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High-Frequency, High-Efficiency GaN Based Interleaved CRM Bi-directional Buck/Boost Converter with Coupled Inductor

Fig. 1. Buck/boost converter with coupled inductor.
The bidirectional buck/boost converter is widely used in power electronics systems due to its simplicity and high efficiency. Some applications include on-board charger/dischargers for plug-in hybrid electric vehicles, and interfaced converters for energy storage in a dc-based nano-grid. Conventional silicon-based bidirectional buck/boost converters are usually intended to be operated in discontinuous current mode (DCM) in order to alleviate reverse-recovery issues and to be able to use a small inductor. However, the DCM operation greatly increases the turn-off loss because the main switch is turned off at least twice during the load current. As a result, the switching frequency can barely be pushed to the hundreds of kilohertz due to power loss.

In recent years, the GaN HEMT has emerged as a promising device for high-frequency, high-efficiency, and high-density power conversion due to its better figure of merit than comparable Si and SiC transistors. The switching frequency has been continuously pushed up to several MHz to both reduce passive component size and increase power density. Previous research concludes that the turn-on switching loss is dominant due to the reverse-recovery charge or the junction capacitor charge of the free-wheeling device under hard-switching conditions. On the other hand, the turn-off loss is negligible because of the intrinsic current-source driving mechanism in the cascode structure. These important switching characteristics indicate that zero-voltage-switching (ZVS) is still desired for GaN devices in high-frequency applications, while the turn-off current is no longer a big concern for cascode GaN devices.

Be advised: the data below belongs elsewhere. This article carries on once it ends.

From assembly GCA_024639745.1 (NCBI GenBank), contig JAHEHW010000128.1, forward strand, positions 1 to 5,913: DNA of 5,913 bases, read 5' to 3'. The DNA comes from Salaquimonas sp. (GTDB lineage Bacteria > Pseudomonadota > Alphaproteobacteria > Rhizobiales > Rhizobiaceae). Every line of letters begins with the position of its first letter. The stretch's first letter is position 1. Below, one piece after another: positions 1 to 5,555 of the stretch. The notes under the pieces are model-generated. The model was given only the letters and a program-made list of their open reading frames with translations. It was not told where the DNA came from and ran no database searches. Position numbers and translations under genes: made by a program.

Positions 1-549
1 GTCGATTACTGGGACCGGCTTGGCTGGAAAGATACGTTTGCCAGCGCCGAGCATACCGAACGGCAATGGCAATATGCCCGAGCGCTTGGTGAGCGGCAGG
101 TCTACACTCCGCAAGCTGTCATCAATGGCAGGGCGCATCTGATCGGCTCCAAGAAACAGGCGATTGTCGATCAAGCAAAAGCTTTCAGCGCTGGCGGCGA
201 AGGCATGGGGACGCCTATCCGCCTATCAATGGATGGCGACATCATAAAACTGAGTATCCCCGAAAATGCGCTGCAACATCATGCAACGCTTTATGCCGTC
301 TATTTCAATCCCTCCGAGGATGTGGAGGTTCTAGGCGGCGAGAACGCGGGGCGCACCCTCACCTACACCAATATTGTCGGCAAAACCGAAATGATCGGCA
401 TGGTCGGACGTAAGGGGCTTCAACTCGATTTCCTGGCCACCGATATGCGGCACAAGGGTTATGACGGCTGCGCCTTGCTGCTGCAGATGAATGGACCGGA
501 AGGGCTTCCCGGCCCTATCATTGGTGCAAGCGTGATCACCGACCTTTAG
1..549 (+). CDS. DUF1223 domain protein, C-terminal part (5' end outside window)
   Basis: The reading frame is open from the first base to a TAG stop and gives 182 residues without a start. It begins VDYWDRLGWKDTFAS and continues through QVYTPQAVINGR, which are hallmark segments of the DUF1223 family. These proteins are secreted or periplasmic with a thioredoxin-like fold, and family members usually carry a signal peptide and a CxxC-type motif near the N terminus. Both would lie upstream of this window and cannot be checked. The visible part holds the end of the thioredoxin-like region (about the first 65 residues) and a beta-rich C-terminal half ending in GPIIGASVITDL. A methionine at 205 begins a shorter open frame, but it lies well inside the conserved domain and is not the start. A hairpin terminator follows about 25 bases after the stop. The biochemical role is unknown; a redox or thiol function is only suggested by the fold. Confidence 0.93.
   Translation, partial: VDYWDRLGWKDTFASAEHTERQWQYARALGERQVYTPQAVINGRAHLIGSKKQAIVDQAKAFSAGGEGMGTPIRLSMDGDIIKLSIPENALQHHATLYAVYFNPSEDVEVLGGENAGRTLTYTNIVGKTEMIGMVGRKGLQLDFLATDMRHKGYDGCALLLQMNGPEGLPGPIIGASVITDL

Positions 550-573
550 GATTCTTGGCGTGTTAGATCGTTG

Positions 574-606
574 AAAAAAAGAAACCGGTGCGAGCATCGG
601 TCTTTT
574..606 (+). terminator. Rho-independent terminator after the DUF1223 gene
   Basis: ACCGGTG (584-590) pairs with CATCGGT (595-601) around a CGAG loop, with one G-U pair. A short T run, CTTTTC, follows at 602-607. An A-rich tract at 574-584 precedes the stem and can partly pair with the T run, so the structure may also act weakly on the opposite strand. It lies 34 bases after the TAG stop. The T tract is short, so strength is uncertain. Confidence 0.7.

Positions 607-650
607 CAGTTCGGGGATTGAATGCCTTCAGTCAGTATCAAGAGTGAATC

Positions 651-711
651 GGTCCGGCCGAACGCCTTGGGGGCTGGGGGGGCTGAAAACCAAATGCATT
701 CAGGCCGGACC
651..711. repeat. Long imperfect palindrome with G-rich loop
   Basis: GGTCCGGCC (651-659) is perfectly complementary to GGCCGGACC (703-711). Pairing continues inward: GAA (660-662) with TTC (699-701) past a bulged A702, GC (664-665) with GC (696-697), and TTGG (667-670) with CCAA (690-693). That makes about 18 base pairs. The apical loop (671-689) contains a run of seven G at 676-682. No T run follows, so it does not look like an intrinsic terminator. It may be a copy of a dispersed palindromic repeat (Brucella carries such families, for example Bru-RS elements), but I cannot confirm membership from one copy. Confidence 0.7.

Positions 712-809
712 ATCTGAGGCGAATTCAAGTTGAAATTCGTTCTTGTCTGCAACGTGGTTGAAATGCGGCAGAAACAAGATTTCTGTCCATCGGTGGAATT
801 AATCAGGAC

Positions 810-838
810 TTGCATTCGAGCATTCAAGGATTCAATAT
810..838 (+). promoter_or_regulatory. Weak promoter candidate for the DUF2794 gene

The critical current mode (CRM) operation is the most simple and effective way to achieve ZVS and is widely used in medium-low power applications. Conventional CRM operation has some limitations in high frequencies and requires further improvement. The concept of a coupled inductor has been applied successfully in the interleaved voltage regulator modules to improve efficiency and transient response. A two-phase buck/boost converter with a coupled inductor is shown in Fig. 1, and the converter's key waveforms are shown in Fig. 2. The resonant period in CRM operation is less with the coupled inductor than with the non-coupled condition, which is beneficial for high-frequency operation. The soft-switching range and the circulating energy are both improved with the coupled inductor in CRM. The coupled inductor prototype efficiency is 98.5% at 1MHz, which is 0.5% higher than the efficiency of the non-coupled converter.

Fig. 2. Key waveforms.
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